Fingers on the pulse

Modern studies teachers have to keep up with political developments. But this session, they have to contend with a new Higher course and tackling the May 3 voting. Raymond Ross finds out how it's going Illustration: David Humphries

St Margaret's Academy, West Lothian

St Margaret's in Livingston has a strong modern studies tradition and is presenting 100 Standard grade and 70 Higher candidates this year. The Standard grade classes have been focusing on voting systems (including AMS, the additional member system) while the option on voting systems and voting behaviour at Higher is introducing senior pupils to STV (single transferable vote). These classes are spending four to six weeks on election-related issues which will culminate in a whole-school mock election (run in conjunction with the Hansard Society) on or near polling day.

"We contrast 'the newer systems' with the Westminster first-past-the-post system and stress the importance of voting to all of the classes," says Tracey Deir, principal teacher for curriculum and social studies.

"Some pupils grasp the complexities better than others, but pupils whose parents are politically aware are more up to date. It can be difficult to get the complex levels of government and different voting systems over, but many pupils know only the new system, since the Parliament was founded in 1999."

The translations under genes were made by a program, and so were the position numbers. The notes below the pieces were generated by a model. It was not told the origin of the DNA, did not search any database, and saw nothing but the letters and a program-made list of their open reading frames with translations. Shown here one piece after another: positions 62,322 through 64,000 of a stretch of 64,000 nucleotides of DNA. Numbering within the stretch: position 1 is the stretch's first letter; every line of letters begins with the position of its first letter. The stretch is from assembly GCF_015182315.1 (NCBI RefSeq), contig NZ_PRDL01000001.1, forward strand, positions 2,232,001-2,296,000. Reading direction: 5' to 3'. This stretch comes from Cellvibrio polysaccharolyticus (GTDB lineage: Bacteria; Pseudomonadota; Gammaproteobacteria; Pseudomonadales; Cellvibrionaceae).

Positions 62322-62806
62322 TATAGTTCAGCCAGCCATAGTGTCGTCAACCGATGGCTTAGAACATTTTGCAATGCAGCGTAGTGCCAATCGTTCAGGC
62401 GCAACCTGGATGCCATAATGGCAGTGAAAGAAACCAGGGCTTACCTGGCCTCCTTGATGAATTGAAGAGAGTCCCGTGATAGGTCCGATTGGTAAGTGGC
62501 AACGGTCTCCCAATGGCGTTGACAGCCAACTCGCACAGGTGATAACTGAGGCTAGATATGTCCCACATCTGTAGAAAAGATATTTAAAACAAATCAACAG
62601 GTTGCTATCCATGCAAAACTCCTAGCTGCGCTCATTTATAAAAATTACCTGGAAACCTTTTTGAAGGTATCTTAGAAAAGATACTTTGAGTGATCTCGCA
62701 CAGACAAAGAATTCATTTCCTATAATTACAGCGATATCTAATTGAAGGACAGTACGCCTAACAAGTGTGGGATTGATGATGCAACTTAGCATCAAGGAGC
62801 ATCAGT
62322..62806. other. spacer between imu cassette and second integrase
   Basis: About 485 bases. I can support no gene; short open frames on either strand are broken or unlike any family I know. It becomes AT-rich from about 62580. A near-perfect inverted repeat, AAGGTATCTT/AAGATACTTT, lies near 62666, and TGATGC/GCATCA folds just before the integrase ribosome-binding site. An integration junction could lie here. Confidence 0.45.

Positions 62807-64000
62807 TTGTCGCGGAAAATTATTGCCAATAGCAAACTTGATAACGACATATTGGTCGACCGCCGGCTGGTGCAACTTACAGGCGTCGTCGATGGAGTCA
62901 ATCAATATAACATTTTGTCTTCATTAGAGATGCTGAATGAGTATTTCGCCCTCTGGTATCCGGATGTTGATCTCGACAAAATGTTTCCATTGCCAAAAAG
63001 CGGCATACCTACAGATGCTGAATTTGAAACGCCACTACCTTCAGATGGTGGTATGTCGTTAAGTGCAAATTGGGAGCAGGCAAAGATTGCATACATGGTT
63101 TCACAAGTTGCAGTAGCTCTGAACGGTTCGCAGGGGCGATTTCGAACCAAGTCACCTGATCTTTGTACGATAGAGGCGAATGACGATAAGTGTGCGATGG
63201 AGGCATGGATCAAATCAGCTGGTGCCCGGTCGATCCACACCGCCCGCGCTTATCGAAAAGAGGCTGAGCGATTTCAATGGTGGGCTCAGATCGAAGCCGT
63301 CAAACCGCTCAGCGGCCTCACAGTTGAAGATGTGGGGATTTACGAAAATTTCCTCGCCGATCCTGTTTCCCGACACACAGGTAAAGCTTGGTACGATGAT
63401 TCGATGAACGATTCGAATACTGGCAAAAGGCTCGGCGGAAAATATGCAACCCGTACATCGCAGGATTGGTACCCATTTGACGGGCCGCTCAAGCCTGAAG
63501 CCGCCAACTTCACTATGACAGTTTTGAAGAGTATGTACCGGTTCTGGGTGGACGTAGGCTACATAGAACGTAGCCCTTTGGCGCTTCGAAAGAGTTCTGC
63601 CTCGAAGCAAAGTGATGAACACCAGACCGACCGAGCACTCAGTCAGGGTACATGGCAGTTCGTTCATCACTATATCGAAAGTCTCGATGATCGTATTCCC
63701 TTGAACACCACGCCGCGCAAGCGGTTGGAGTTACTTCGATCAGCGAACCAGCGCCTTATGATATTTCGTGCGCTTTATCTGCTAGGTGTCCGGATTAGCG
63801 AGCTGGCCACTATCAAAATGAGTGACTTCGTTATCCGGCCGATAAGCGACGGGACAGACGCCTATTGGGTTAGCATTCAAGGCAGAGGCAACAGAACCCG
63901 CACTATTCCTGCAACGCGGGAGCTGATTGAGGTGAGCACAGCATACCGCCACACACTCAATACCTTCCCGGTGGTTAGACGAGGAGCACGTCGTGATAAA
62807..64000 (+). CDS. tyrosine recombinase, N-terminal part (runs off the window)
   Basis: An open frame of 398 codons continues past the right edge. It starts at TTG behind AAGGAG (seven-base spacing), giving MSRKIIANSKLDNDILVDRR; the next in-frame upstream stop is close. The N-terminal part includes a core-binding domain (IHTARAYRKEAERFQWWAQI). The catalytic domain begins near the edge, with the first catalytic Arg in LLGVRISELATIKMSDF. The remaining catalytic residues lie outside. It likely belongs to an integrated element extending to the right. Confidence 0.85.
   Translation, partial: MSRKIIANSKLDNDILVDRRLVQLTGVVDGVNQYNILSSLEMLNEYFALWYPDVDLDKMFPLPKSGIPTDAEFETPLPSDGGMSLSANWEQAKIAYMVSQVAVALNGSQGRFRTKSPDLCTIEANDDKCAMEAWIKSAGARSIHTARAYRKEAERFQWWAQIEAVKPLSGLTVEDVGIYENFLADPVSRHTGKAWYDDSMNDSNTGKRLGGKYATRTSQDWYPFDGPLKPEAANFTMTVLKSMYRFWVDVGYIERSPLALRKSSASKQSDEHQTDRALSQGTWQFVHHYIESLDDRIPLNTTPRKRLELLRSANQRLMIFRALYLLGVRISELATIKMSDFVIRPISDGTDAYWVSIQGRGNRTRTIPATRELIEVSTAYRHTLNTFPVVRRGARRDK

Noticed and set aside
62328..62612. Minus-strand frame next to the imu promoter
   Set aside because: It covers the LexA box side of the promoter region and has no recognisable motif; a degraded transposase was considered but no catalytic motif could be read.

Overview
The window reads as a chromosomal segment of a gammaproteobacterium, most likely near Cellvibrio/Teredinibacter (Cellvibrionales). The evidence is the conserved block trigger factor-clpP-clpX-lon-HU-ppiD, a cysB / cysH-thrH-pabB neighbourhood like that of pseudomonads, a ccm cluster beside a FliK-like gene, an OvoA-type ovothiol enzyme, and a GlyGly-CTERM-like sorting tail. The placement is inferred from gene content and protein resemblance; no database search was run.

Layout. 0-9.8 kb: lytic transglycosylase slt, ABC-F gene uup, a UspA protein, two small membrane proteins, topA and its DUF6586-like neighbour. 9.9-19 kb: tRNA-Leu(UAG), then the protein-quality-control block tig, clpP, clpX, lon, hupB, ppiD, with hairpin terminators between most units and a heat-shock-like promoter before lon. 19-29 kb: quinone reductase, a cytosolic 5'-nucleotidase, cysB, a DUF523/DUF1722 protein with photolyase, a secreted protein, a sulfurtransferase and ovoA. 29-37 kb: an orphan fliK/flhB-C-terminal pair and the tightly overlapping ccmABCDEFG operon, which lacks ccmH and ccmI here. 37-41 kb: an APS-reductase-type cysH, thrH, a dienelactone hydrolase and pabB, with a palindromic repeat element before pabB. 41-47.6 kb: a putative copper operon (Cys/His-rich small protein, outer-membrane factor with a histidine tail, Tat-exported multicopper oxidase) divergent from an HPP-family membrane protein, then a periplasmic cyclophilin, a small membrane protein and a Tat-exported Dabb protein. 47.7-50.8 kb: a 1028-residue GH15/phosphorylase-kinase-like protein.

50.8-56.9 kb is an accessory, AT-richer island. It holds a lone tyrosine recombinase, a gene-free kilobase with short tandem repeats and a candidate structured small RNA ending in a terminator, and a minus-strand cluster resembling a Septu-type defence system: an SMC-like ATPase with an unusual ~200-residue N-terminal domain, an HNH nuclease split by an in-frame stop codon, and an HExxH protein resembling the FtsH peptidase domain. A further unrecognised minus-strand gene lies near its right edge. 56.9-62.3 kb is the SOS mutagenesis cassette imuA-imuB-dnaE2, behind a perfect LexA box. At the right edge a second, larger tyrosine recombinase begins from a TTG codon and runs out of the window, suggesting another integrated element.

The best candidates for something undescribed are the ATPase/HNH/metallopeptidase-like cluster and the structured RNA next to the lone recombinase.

Although figures suggest that only 42 per cent of 18 to 24-year-olds voted in the 2003 Scottish Parliamentary elections, senior pupils at St Margaret's are keen to vote and can't understand why folk don't.

The new West Lothian question for these pupils is "which level of government do I deal with if I have an issue? It's a good way to approach the ladder of councillor, MSP, MP and MEP," says Ms Deir.

Part of the answer was given to pupils by MSP Bristow Muldoon, who worked with a group of seniors on a national competition project, run by the Modern Studies Associa-tion - "How Does My MSP Represent Me?"

Like many modern studies departments, St Margaret's makes good use of local politicians, with visits to the Scottish Parliament.

Portobello High, Edinburgh

In March, Portobello launched the Hansard Society's mock elections hustings with the Scottish Parliament's Presiding Officer, George Reid, in the chair.

With modern studies a well-established subject, the school presents around 100 Standard grade, 50 Higher and 10 Advanced Higher candidates every year.

At Standard grade, they look closely at representation, including the role of MSPs, how they campaign and how they are elected. "There's a strong emphasis on participation, on the rights and responsibilities of ordinary individuals to encourage active citizenship," says Gordon Lawrie, principal teacher of modern studies.

Higher pupils look at election systems in detail, so much so that at the Hansard hustings they were absorbed in the mechanics of the STV system employed on the day, even examining what happened to the "surplus votes".

Most senior pupils seem politically interested with a small "p", while a few are party political animals. "Especially with the new Higher this year, you don't want SQA candidates distracted from exams. But the hustings proved to be good revision. The new Higher is a better course, no doubt. It has a lot of additional material and is more analytical, which is to the good. But with so much to cover, it is stressful for pupils and teachers alike," says Mr Lawrie.